The Freiburg Cross, crafted between 1280 A.D. and 1290 A.D. survives almost entirely intact. At least fifteen of its gems can be traced back all the way to the 1st century – repurposing ancient cameos or previously worked stones was a common and much valued practice in the Middle Ages. Another characteristic that makes this Cross so important is the fact that several different fabrication techniques were employed to craft its different parts. Study of all these components, namely the timeline, the various techniques and historical practices make of Freiburg Cross a kind of object-encyclopedia of Medieval liturgical metalworking. We only have to learn how to read all the visual clues.

What prompted the Abbey of St. Trudpert to commission such a lavish object – possibly the most luxurious single artefact in its possession? It certainly was not vanity, arrogance or a passing fancy. In the XIII century, a relic of the True Cross was brought from the Holy Land to St. Trudpert’s Abbey. This momentous event occasioned a commission for a special reliquary cross that would house the relic which could be carried in processions. While the Freiburg Cross has survived almost entirely intact, the relic itself has been lost; nonetheless, the container for the relic is preserved and we have Abbey documentation to confirm that a relic was enshrined there. The Cross was professionally refurbished in the XIX century. At that time, two more gems were added to its body. It is entirely possible that the relic was removed during the restoration process and never reinserted. Another possible scenario - the Abbey was secularized in 1806 and the Freiburg Cross was made available for purchase around that time – perhaps, the relic was removed before the Cross even left the Abbey.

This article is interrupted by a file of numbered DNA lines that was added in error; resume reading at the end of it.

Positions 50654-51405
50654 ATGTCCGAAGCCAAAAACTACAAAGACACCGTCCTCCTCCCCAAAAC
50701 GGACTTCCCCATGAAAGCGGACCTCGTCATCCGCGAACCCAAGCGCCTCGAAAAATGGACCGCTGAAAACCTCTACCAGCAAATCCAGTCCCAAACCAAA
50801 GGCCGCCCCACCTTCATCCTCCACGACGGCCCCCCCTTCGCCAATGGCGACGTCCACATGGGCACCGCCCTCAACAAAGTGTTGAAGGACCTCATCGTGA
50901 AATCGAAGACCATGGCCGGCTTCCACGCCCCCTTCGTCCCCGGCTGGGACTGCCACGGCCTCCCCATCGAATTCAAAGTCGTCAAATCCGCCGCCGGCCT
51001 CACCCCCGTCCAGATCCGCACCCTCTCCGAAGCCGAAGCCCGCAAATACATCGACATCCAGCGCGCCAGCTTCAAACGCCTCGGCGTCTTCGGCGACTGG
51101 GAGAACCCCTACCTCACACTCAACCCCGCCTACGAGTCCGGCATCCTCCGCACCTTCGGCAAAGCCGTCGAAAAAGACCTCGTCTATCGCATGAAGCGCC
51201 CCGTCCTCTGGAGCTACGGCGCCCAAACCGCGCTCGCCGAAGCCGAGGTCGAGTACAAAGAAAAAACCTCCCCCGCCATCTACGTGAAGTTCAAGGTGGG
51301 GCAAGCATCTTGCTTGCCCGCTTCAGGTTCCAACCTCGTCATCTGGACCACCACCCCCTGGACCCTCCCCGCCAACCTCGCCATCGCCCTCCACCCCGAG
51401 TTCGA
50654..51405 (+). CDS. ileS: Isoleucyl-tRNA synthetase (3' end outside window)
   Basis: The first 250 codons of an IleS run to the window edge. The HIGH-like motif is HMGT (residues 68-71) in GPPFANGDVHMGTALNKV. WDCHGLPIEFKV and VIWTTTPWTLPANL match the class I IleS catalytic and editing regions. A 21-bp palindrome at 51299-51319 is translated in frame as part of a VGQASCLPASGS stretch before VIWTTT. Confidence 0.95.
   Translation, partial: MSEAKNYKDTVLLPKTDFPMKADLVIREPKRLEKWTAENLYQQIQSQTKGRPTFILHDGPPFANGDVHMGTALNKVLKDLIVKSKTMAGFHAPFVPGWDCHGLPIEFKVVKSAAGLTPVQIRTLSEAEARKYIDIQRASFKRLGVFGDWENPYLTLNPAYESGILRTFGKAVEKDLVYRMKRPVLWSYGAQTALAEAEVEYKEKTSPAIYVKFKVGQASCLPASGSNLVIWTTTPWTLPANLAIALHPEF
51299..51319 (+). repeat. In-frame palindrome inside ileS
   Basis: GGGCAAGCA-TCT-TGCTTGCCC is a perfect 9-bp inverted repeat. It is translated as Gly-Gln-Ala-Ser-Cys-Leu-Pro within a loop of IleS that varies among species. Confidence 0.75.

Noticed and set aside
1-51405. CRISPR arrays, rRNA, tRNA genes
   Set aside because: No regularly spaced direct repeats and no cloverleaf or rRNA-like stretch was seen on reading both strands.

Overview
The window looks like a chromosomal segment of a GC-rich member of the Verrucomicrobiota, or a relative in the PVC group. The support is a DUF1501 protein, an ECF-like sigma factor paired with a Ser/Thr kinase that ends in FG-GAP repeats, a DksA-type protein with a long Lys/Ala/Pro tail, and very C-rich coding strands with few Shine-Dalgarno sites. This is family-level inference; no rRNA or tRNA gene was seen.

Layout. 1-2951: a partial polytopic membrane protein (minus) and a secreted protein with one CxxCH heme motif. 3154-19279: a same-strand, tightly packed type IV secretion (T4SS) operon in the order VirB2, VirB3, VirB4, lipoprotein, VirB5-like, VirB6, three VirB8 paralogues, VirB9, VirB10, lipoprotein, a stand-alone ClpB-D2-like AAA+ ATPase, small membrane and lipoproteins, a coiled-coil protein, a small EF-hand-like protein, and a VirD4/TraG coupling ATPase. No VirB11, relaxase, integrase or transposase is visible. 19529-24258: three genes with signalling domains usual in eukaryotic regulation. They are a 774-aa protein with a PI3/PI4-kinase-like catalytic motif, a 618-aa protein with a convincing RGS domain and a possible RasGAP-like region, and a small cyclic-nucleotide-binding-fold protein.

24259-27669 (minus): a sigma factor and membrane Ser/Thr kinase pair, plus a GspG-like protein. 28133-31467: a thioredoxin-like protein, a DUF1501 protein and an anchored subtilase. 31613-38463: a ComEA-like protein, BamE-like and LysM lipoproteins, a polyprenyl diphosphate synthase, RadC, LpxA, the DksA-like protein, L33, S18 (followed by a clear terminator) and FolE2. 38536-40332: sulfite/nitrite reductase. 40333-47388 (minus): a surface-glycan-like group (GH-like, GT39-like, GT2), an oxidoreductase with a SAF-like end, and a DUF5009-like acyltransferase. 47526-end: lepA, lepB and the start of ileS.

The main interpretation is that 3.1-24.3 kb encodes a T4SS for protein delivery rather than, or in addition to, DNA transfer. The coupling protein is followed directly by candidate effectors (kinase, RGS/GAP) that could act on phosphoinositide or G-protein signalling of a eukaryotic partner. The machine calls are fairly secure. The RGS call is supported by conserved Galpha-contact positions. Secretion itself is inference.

Like so many Medieval objects, the Freiburg Cross was not fashioned by a single artist but by a group of artisans working under supervision of a workshop master. The numerous gems and antique cameos found on the Cross must have been either donated or collected by the Abbey. All in all, there are over a hundred gems mounted on the Cross, including a heart-shaped garnet inset on the right side of the Crucifix in addition to rubies, sapphires, amethyst, carnelian and numerous semiprecious gems.